In a sense, Alan and Cathy Donaldson have come full circle on their farming journey.
Two of their three children are carrying on the family legacy. But the next generation are putting their own spin on their farming careers and the Donaldsons would not have it any other way.
“We started making money out of shearing sheep and now we have got my daughter growing sheep that don’t even produce wool,” laughs Alan.
The Donaldsons’ daughter, Jessica, breeds wiltshire sheep, a breed that sheds its fleece. The irony of former shearers owning sheep with no wool does not escape Alan but then he and wife Cathy have always been willing to move with the times.
The couple bought their first farm in Taumarunui with their shearing proceeds, and started farming sheep and cattle. As their family grew, they realised son Tom and Jessica also had an interest in farming and they bought more land.
“We just worked out that we need to create space for them and ourselves if we all want to be part of the industry,” says Alan.
While he and Cathy enjoy having their children – and now their grandchildren – joining them on their four farm blocks, Alan says the choice was always theirs to make. Their eldest son works as a mechanical engineer in Auckland.
They encouraged the next generation to work on other farms to ensure it was the right decision for them.
“We just made sure they came back on their own terms and wanted to be part of it,” says Alan.
Tom, Jessica and their respective spouses manage their own blocks but it is a co-operative effort.
“We all share our resources and we help each other out,” Alan says, adding that a little sibling rivalry creates some “good healthy competition in the workplace”.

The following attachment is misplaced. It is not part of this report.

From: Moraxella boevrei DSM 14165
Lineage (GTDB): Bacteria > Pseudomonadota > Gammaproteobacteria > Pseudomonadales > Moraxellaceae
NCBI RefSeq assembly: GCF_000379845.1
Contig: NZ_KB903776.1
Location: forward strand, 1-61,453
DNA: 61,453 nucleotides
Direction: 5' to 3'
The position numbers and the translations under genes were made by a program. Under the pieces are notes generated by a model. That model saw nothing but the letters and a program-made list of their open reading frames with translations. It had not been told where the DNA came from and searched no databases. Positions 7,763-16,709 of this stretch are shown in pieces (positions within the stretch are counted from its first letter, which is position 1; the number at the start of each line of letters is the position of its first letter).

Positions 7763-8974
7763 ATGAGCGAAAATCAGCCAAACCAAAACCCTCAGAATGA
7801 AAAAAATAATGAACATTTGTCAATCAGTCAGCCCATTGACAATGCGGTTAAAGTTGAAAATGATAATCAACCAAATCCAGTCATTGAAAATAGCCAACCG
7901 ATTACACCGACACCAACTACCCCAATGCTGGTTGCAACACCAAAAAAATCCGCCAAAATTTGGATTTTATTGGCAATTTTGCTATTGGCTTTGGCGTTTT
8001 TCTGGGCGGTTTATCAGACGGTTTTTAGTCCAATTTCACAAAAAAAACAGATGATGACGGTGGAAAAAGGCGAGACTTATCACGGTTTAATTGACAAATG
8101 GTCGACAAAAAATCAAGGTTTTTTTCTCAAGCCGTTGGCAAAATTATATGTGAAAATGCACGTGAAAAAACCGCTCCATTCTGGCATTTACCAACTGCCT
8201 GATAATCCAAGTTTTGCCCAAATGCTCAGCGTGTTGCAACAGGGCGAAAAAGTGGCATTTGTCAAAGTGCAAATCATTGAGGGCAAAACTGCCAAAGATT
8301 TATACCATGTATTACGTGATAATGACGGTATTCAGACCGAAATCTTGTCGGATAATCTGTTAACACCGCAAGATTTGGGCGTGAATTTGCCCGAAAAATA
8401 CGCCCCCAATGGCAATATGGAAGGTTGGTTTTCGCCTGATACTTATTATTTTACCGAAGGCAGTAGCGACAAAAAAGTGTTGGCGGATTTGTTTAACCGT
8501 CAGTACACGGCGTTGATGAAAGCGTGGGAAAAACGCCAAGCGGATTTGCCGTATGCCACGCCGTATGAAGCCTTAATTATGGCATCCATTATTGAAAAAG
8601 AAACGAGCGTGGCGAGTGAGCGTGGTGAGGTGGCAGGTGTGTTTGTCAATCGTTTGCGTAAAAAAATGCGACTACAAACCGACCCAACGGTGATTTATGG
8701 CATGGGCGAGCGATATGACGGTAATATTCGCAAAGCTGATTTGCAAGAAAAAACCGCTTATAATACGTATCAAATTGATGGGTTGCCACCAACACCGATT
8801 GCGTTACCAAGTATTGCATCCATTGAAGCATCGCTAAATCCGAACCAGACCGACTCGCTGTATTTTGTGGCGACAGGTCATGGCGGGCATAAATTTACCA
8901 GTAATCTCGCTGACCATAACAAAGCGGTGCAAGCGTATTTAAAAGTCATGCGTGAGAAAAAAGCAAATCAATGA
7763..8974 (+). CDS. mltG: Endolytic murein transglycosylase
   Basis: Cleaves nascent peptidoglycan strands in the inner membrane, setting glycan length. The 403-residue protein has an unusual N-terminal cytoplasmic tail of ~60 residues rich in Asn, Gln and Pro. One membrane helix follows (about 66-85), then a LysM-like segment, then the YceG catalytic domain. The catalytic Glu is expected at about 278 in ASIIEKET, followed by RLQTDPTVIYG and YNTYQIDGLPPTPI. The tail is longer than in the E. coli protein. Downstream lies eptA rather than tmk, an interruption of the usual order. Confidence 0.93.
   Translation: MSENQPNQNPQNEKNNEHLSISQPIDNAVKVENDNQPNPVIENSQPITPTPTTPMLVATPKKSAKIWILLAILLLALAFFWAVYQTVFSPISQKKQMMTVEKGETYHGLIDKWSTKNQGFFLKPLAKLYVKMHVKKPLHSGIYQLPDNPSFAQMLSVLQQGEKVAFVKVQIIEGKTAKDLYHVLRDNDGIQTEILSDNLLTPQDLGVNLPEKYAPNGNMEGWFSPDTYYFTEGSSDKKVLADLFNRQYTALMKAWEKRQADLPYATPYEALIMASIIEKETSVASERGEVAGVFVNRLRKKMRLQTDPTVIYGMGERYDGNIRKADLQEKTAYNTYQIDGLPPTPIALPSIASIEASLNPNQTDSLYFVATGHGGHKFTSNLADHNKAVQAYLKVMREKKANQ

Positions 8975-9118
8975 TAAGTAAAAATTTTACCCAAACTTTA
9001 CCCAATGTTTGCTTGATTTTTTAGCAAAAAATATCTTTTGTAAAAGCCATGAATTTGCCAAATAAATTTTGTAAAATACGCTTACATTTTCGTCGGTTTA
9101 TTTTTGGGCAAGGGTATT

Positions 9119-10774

While the family have long farmed beef – including an angus cattle stud – and sheep on their properties they also understand that the farming world is evolving.
“We are always open-minded to change or a new direction if we need to take it, including environmentally. With any weather patterns that are changing, we try to look at different ways of farming around it and moving forward.
“There is no point in complaining about a drought every year or a cold winter every year. You have got to do something about it.
“We are very open-minded to any changes, even in our farming programme,” says Alan.
Which is why when Tom and his wife, Louise, proposed opening a glamping site on the block of land they manage, the Donaldsons could see the promise of such a venture.
“Definitely with tourism with the Whanganui River, we have encouraged it. Taumarunui, little town that it is, it obviously struggled some years ago.
“I have noticed with tourism coming into town it has actually brightened the place up and it has got a lot more foot traffic now, and people obviously spending money in town, which is great for a small community.”
Tom says that when they bought the farm block, they instantly recognised its potential as a tourism destination with its proximity to Ruapehu and the Whanganui River and its spectacular views.
“There is about a kilometre of river frontage you can walk up and down. Little sandy beaches all the way and little hidden spots, all private.”
Guests can fish, swim, canoe, kayak or just take in the scenery. They can even jet boat to nearby attractions, including a lavender farm and the Blue Duck Station cafe, which also recently featured on Country Calendar.
Glamping, a portmanteau of glamorous and camping, is a way of enjoying nature without having to forgo too many of life’s little luxuries.
“There is a shower and a toilet, everything is within the tent itself. You don’t have to go outside to go for a shower. It is not a separate building, the tent holds everything.”
The Donaldsons sourced their glamping tent from South Africa and Tom says it is the only one of its kind in the country.
“It is what they call a stretch tent. The shape and the look of it is different.”
The couple opened Te Awa Glamping just before lockdown.
“We pretty much opened and then we had to shut down again, obviously for lockdown.
“And then we opened for a little while after lockdown, had a few people through and then we closed again for the winter, for a couple months over winter, and we have only just reopened again,” says Tom.
They don’t plan on adding any more glamping tents to that specific site as they want to retain the atmosphere of seclusion and privacy.
“We do want to keep that feeling of you are on your own out there, which is really special.”
Watch the Donaldsons of Puke-Nui Angus on Country Calendar here
Credit: Stuff.co.nz – Melenie Parkes Oct 23 2020